Today in Music: a look back at pop music

By United Press International   |   April 3, 2003 at 2:30 AM   |   0 comments

(April 3)

Today's birthdays include pianist/comedian Stan Freeman, who was born in 1920 (age 83); Doris Day in 1924 (age 79); Jan Berry of Jan and Dean in 1941 (age 62); entertainer Wayne Newton in 1942 (age 61); Richard Manuel of The Band was born in 1944; Tony Orlando and The Fortunes' Barry Pritchard, both also in 1944 (age 59); Dee Murray, who played with the Spencer Davis Group and also with Elton John, was born in 1946; Richard Thompson, formerly with Fairport Convention, in 1949 (age 54); and Grand Funk Railroad's Mel Schacher, who'd also been with "?" (Question Mark) and the Mysterians, in 1951 (age 52).


Today's musical milestones:

In 1948, the "Louisiana Hayride" country music variety show on KWKH Radio in Shreveport, La., aired for the first time.

In 1956, Elvis Presley made his first appearance on TV's popular "Milton Berle Show" -- singing "Heartbreak Hotel," "Blue Suede Shoes" and "Money, Honey" live from the flight deck of the aircraft carrier USS Hancock.

In 1959, the Coasters' single "Charlie Brown" was banned by the BBC because of the word "spitball."

In 1969, Jim Morrison surrendered to authorities in Los Angeles to answer to the indecent exposure charges filed against him following a Doors concert in Miami a month earlier.

In 1975, Emmylou Harris played her first concert with The Hot Band in San Francisco.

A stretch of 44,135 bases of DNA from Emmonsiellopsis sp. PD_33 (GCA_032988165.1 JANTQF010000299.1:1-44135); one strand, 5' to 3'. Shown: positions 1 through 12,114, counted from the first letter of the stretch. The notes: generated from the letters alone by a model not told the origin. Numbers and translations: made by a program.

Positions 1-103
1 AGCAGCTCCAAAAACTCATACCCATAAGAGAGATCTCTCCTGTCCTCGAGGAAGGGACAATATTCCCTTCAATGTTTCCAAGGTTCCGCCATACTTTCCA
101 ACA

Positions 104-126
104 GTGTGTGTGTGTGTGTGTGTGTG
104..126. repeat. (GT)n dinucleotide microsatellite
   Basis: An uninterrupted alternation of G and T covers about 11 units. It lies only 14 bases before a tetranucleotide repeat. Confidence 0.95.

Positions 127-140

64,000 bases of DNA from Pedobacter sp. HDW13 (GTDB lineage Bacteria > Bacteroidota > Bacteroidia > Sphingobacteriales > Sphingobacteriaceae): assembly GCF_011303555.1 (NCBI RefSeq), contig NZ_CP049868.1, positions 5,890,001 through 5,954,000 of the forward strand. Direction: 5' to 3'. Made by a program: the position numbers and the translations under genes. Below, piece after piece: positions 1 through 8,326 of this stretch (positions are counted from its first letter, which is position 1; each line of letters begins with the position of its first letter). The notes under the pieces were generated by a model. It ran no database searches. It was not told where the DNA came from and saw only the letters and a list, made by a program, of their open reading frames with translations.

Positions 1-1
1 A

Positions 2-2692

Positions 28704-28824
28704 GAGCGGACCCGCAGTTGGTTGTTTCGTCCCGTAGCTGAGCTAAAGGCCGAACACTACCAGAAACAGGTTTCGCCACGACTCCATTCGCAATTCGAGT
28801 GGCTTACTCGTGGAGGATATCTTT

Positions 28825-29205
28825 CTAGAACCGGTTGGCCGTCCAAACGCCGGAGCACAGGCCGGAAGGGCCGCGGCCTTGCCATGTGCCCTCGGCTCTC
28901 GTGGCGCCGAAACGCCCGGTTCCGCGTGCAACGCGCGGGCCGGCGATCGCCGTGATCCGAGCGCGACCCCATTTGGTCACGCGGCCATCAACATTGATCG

In 1984, a record producer won a $3 million-plus settlement in a court battle with Yoko Ono over royalties relating to "Double Fantasy," the album Ono and John Lennon had just completed when he was murdered in Dec. 1980.

In 1987, President Reagan presented Minnie Pearl with the American Cancer Society's annual Courage Award for her personal fight against cancer.

In 1990, internationally renowned jazz singer and pianist Sarah Vaughan died at the age of 66.

In 1992, Dolly Parton's new movie "Straight Talk" premiered nationwide.

In 1993, Guns N' Roses cut short a sold-out concert in suburban Sacramento, Calif., after a fan threw a bottle that hit one band member in the head.

In 1995, shock-jock Howard Stern triggered an uproar when he ridiculed the mourners of slain Tejano star Selena on his nationally syndicated radio show and aired her music with gunshots dubbed in.

In 1996, rapper Hammer filed for bankruptcy, saying he was $10 million in debt.

In 1998, Michael Jackson's wife, Debbie Rowe, gave birth to the couple's second child, a girl, in Beverly Hills, Calif. Their first child, a boy, had been born in February 1997.

In 2000, Mariah Carey was hospitalized in Boston with complications from food poisoning. She'd gotten sick after eating raw oysters in Atlanta. The pop singer's illness forced postponement of her Boston concert.

Also in 2000, at least 10 people were injured -- including six who were stabbed -- when a backstage melee erupted at the Ruff Ryder/Cash Money Tour concert at Boston's FleetCenter.

And in 2000, the Gay and Lesbian Alliance Against Defamation (GLAAD) presented Elton John with its Vito Russo Entertainer Award for furthering the visibility and understanding of the lesbian, gay, bisexual and transgender community through his work.


Today's musical quiz:

What's said to be the second-most recorded song of the rock era, after the Beatles' "Yesterday"? Answer: "Tie A Yellow Ribbon," a hit in 1973 for Tony Orlando and Dawn.

© 2003 United Press International, Inc. All Rights Reserved. Any reproduction, republication, redistribution and/or modification of any UPI content is expressly prohibited without UPI's prior written consent.
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